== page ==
Calhoun: Wake-Up Call

Gourmet food truck spat: If Little Orange Rocket blasts off of East Colfax, will MMJ take its place?

The truck stops here: The mediation session last Thursday was supposed to calm tensions around the 5300 block of East Colfax Avenue, a stretch of asphalt that's only improved since Erich Roorda and Jill Warner opened Mod Livin' nine years ago. But that was before the Little Orange Rocket threw the fat in the fryer.

The gourmet food truck is an extension of Deluxe Burger, the retro joint that Roorda and Warner opened in February in partnership with Dylan Moore, a veteran restaurateur who has two spots on Broadway. Deluxe is tucked into the corner of the Mod Livin' building, right by the alley, and the Little Orange Truck uses the Deluxe kitchen as a commissary -- which means it sometimes blocks the alley while it loads and unloads.

Neighbors didn't appreciate that. But as it turns out, the alley is privately owed (it's one of 350 private alleys in the city), and the strip outside their building belongs to Roorda and Warner, who could fence it off if they wanted to. Instead, they've given neighbors -- who also have an entrance to the alley on 16th Avenue -- full access when it isn't being used by the Little Orange Rocket or for other deliveries.

They tried explaining the legal situation to the neighbors -- but complaint calls about Mod Livin' and Deluxe started pouring into the city health department and the Denver Police Department. So many complaints, in fact, that the DPD, which had better things to do than respond to cranks, suggested mediation.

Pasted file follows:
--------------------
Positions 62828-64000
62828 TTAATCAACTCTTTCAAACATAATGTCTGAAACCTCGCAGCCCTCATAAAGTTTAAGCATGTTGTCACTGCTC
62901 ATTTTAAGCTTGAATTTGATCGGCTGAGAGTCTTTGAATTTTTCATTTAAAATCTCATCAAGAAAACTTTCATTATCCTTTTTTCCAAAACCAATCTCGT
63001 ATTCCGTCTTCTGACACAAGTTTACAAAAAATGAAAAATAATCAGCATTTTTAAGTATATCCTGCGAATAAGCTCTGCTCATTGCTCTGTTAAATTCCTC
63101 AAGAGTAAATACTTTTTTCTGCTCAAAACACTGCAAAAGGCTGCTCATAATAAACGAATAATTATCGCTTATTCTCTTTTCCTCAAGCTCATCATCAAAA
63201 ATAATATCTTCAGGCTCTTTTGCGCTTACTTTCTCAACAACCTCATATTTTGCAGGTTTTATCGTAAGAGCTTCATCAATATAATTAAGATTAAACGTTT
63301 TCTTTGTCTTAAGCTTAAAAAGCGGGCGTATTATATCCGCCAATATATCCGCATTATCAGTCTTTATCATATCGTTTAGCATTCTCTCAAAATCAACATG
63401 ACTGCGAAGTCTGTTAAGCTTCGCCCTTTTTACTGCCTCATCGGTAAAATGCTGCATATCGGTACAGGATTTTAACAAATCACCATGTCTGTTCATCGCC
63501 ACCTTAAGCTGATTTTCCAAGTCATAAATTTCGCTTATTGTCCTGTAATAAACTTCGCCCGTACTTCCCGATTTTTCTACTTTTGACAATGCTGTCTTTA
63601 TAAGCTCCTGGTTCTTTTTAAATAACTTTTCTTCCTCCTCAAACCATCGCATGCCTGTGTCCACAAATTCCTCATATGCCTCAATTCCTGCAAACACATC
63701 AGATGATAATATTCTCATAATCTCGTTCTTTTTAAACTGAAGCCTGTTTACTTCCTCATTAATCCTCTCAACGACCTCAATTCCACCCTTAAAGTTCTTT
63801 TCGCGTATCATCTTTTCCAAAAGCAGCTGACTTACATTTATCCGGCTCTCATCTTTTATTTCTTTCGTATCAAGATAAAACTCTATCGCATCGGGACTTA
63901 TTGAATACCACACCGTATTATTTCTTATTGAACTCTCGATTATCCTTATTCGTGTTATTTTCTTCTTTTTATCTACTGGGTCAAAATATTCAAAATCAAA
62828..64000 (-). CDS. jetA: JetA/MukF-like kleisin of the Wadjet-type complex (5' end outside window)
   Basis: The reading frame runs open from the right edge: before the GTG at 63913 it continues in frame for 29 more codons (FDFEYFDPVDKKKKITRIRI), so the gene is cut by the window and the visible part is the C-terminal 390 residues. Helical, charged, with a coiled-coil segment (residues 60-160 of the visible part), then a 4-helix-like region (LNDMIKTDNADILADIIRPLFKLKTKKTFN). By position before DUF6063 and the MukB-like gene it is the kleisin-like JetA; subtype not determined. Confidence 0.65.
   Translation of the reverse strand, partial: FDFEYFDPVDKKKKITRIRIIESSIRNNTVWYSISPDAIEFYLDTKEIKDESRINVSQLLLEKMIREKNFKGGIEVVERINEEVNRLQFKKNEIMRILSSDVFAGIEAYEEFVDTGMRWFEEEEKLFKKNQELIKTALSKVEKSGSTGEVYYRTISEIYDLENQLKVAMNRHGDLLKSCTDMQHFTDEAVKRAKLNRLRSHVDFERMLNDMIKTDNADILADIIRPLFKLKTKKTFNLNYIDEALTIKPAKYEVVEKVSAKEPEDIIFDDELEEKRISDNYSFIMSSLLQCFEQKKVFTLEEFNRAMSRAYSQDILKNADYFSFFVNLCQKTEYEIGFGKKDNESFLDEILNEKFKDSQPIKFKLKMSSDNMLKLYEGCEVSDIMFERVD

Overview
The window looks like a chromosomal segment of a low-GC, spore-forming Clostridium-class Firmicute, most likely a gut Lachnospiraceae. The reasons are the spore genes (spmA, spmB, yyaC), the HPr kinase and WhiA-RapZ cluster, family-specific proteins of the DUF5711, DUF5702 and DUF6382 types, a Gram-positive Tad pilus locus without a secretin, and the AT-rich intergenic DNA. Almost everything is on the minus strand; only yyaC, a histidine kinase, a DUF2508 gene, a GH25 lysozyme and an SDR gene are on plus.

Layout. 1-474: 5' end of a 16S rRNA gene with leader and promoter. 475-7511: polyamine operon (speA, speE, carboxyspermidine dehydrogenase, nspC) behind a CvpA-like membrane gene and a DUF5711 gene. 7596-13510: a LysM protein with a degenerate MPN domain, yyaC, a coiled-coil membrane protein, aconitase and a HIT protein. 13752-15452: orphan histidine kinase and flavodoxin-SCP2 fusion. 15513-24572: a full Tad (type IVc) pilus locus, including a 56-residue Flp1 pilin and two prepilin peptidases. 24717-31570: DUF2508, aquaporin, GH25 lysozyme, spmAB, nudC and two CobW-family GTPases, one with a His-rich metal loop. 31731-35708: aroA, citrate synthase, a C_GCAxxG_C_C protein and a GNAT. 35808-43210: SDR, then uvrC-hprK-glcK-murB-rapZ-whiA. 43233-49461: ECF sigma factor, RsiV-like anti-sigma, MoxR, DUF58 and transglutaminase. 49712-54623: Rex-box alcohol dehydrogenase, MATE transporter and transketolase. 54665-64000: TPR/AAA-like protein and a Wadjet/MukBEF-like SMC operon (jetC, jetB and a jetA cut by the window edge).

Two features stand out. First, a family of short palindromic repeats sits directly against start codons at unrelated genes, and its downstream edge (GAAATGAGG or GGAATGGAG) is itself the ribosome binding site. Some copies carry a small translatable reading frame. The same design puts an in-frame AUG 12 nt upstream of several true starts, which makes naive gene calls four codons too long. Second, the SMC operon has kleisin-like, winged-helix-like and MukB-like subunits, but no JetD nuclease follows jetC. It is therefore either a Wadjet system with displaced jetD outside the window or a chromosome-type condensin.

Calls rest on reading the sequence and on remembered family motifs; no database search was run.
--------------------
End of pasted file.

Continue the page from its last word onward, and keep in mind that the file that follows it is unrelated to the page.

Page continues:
That session was held at the DPD District 2 substation last Thursday night, and it did not go well. Some neighbors threatened legal action, and Roorda's impassioned speech didn't seem to sway anyone. That night, someone fired shots at their home in Park Hill.

The next day, they suddenly learned that their customers would no longer be allowed to park in the lot of the little strip mall next door.

Another mediator experienced in neighborhood conflicts has stepped up, offering to give this another try. But Roorda and Warner are exhausted. As Roorda explains, "If these hard-core attacks persist, we will shut everything down and the business will go dark. We've fought enough battles and we're tired. Ironically, when a medical marijuana dispensary takes over the space, the neighborhood will be far the worse for it -- and the ones who are screaming the loudest will have a much worse situation on their hands."